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Egypt presidential hopeful Khaled Ali calls for new election law amid crackdown on Sisi challengers

The authorities under Sisi had launched a bloody crackdown [Getty]

Date of publication: 27 December, 2017

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An Egyptian presidential hopeful has proposed a new election law aimed at ensuring a free and transparent vote next year.

An Egyptian presidential hopeful is proposed a new election law aimed at ensuring a free and transparent vote next year.

Rights lawyer Khaled Ali told a packed news conference on Tuesday that a free election requires "real guarantees that include lifting the emergency state" imposed since April.

He is also demanding the release of jailed journalists and the opening of public spaces for political activism.

President Abdel Fattah al-Sisi is widely expected to run for and win a second four-year term, but he has yet to formally announce his candidacy.

Ali could be disqualified from running over an obscenity conviction.

Last week, a military court sentenced an army colonel to six years in prison after he announced his intention to run against Sisi.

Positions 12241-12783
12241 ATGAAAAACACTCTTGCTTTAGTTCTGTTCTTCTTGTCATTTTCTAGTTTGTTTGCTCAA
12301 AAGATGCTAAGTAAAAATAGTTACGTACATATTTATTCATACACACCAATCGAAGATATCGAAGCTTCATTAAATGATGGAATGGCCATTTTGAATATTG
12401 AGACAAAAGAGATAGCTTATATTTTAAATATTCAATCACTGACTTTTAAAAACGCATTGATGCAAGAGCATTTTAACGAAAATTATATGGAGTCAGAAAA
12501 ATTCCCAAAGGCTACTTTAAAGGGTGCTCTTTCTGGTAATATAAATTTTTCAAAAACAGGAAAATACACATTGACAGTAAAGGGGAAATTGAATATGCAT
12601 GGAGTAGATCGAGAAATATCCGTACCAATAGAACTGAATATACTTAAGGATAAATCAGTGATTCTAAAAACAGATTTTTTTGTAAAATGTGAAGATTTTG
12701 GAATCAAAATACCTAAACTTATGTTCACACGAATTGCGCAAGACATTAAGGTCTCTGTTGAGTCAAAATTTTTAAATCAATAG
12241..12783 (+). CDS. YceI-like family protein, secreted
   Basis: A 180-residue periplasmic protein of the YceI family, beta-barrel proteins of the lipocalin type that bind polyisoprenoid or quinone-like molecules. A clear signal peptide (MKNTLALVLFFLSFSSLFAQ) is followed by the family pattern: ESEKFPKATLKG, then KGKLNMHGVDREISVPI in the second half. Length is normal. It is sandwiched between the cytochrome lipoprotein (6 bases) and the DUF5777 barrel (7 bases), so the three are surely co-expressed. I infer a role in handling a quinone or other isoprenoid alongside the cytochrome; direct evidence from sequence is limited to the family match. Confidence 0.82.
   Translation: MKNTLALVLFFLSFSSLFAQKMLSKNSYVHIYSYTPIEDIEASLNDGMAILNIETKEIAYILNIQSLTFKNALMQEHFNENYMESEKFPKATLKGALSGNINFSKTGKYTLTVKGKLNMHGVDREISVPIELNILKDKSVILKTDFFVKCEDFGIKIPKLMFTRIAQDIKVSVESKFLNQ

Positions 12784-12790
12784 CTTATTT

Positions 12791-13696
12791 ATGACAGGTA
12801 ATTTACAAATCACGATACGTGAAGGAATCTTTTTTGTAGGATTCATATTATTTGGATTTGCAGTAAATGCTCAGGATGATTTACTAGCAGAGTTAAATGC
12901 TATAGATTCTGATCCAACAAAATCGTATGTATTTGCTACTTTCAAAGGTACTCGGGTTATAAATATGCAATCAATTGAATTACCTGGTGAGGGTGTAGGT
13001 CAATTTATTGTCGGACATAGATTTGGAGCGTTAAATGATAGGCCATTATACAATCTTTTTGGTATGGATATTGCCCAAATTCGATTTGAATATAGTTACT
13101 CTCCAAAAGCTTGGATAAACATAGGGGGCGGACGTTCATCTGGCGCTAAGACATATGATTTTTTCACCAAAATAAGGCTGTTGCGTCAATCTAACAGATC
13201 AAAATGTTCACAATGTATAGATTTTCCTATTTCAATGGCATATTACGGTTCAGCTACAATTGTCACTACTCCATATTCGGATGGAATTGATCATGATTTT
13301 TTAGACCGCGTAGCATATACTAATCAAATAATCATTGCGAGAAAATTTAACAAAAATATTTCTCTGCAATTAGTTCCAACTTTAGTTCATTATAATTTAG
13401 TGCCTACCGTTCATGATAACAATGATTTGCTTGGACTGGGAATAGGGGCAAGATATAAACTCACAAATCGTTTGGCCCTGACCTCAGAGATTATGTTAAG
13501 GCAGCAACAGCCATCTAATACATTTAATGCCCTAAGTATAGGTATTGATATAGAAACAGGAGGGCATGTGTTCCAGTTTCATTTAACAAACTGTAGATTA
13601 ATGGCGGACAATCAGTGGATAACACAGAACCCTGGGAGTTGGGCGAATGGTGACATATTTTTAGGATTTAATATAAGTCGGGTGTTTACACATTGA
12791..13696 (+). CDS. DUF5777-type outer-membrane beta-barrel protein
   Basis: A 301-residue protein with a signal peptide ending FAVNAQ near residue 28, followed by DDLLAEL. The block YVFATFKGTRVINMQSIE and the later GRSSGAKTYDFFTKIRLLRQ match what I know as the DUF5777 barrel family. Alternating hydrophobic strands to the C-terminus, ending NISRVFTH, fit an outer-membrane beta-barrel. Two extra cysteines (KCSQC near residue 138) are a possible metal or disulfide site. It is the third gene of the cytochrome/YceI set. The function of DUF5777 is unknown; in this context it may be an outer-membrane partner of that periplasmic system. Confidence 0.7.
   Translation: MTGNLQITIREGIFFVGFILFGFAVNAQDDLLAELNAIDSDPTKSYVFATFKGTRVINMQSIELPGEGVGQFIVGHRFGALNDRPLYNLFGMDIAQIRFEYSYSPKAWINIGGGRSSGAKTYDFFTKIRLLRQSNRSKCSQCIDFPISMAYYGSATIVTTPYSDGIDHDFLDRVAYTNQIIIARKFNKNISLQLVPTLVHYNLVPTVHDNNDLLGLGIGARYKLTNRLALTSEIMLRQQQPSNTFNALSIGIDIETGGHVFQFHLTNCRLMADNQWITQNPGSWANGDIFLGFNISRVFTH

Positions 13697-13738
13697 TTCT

Another potential candidate is Ahmed Shafiq, a retired air force general who served as the last prime minister under dictator Hosni Mubarak, ousted in a popular uprising in 2011.

Sources have told The New Arab that Shafiq is being held in Cairo's JW Marriott hotel by military police since he was deported by authorities in the United Arab Emirates.

The former general was forced to leave the Gulf country - where he had been living in exile since 2012 - after he announced his intention to run in next year's election.

Shafiq has since said he needs to "further study" his plans before he makes a final decision on whether he will run.

Egypt has waged a massive crackdown on dissent since Sisi led the military overthrow of an elected but divisive Islamist president in 2013.

Sisi is certain to run in next year's election, although he has not formally announced his candidacy yet.

The authorities under Sisi had launched a bloody crackdown on the Muslim Brotherhood group that extended to secular and non-Islamist dissidents as well.

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